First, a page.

On May 9, 2018, the California Energy Commission (CEC) adopted a significant update to its Title 24 Building Energy Efficiency Standards. Most noteworthy is the landmark requirement that solar photovoltaic systems be installed on all new construction homes. From the moment this groundbreaking mandate was announced, the Internet has been abuzz with commentary from both supporters and dissidents. To cut through the noise, we’ve provided some answers to frequently asked questions regarding the newly adopted mandate.
Q: When does the solar mandate take effect?
A: January 1, 2020.
Q: To which types of homes and/or buildings does the mandate apply?
A: The solar requirement will apply to new single-family homes and new multi-family housing units of three stories or less.
Q: Why did the California Energy Commission adopt the solar mandate?
A: The CEC’s decision was largely motivated by the state’s ambitious, long-term goals concerning energy efficiency. These include achieving a 50 percent rate of renewable electricity, doubling energy efficiency savings in existing residential and commercial buildings, and reducing greenhouse gas emissions by 40 percent—all by 2030. The decision also seeks to achieve California energy policy’s longstanding goal of requiring new residential construction projects to meet a zero net energy (ZNE) standard by 2020. A ZNE home produces an equivalent amount of energy to what it consumes.
Q: How much will the solar mandate add to the cost of a new home?
A: The California Energy Commission estimates that the solar requirement will add $9,500 (on average) to the cost of a new single-family home. This translates to an estimated increase of $40 per month for a 30-year mortgage. However, the actual cost of adding solar may fluctuate depending on the specific power needs of the home or housing unit.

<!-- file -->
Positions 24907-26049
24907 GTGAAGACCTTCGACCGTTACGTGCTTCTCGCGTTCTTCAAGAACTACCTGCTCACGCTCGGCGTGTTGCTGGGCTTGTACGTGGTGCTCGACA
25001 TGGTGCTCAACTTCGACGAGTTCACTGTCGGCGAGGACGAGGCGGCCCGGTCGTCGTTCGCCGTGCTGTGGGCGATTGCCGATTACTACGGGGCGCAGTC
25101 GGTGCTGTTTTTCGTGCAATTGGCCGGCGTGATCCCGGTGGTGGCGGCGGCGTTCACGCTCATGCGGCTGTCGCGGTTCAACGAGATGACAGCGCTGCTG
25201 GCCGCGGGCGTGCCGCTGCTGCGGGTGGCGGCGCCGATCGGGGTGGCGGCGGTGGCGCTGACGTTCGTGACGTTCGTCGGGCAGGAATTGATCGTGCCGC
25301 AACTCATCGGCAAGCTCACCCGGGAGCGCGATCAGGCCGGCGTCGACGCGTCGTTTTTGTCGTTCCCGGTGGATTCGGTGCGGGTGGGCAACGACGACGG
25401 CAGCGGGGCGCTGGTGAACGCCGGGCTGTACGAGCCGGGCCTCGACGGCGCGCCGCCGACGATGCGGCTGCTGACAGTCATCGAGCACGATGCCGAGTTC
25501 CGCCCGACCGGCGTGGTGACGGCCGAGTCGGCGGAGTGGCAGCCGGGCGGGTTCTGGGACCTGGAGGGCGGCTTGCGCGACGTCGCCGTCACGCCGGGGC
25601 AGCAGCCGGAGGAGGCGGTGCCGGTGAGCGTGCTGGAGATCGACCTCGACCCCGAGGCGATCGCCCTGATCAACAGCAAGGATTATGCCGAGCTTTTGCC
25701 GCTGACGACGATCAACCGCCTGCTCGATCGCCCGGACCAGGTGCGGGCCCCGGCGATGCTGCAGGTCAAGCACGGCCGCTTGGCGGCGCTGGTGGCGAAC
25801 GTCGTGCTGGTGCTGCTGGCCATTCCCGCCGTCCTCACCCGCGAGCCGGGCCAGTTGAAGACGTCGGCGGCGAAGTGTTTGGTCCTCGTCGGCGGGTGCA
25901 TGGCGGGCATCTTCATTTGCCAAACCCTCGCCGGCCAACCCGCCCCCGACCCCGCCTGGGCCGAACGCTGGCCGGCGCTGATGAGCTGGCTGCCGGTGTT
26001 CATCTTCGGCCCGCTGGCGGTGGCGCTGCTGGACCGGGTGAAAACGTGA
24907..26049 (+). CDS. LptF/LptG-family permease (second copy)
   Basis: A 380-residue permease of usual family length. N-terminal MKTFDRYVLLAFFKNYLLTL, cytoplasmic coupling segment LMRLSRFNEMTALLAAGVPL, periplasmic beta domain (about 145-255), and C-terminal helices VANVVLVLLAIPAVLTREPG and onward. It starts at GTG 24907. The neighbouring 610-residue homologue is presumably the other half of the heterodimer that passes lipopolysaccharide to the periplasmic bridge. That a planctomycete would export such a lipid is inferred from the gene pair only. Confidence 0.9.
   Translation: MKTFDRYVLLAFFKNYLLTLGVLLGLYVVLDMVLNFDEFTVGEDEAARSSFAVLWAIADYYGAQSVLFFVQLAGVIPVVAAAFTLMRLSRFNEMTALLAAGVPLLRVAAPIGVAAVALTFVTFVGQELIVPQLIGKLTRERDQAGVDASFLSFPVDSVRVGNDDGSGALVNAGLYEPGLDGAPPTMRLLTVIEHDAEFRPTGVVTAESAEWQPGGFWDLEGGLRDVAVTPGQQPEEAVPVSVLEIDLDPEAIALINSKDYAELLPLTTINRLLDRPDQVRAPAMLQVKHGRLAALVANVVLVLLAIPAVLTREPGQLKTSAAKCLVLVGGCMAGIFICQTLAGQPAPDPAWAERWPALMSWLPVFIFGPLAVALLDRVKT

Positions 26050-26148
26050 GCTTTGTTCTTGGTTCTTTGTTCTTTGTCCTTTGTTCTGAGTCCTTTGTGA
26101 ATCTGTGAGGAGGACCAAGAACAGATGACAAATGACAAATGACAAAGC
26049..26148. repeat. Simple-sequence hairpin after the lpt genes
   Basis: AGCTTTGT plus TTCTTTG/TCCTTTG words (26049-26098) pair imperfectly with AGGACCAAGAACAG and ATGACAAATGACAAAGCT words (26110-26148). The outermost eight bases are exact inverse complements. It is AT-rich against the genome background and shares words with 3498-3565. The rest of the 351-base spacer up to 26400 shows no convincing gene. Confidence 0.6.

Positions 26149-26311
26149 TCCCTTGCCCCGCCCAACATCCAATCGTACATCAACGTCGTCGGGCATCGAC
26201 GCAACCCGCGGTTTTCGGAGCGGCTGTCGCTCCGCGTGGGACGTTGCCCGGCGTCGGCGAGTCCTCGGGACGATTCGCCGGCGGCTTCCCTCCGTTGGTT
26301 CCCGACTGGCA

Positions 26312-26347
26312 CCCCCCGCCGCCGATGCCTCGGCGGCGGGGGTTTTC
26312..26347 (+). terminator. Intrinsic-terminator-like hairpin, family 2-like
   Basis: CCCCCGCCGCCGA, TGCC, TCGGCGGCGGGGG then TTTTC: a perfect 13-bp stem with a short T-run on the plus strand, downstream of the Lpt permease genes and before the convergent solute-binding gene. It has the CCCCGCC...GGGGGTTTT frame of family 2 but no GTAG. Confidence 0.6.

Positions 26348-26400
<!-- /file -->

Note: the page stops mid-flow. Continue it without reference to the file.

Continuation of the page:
Q: What residual cost savings is the solar mandate expected to provide for homeowners?
A: It’s estimated that homeowners’ savings on energy costs will roughly double the increase to their mortgage costs. More specifically, the CEC estimates an average monthly savings of $80 in energy bills against a projected $40-per-month mortgage increase. Long-term, the CEC estimates a total savings of $19,000 over the course of a 30-year mortgage against a $9,500 initial cost. It’s also worth noting that adding solar during home construction is far less expensive than retrofitting it to an existing home, so for homeowners who would’ve opted to install solar at some point in the future, this represents an even larger savings.
Q: What about homes situated in areas where solar is impractical?
A: The new requirement provides exceptions for homes and housing units that are situated in areas where a rooftop solar power system is deemed impractical, such as those shaded by large trees or structures. In some cases, homeowners will have the option to subscribe to a community solar installation or incorporate alternate upgrades that provide equivalent energy savings.
Q: Will I be required to install a solar power system if I remodel my home?
A: As of now, no—the mandate only pertains to new homes and housing units. However, given California’s zeal for progress in improving energy efficiency, a solar requirement for home remodeling could very well be the next step.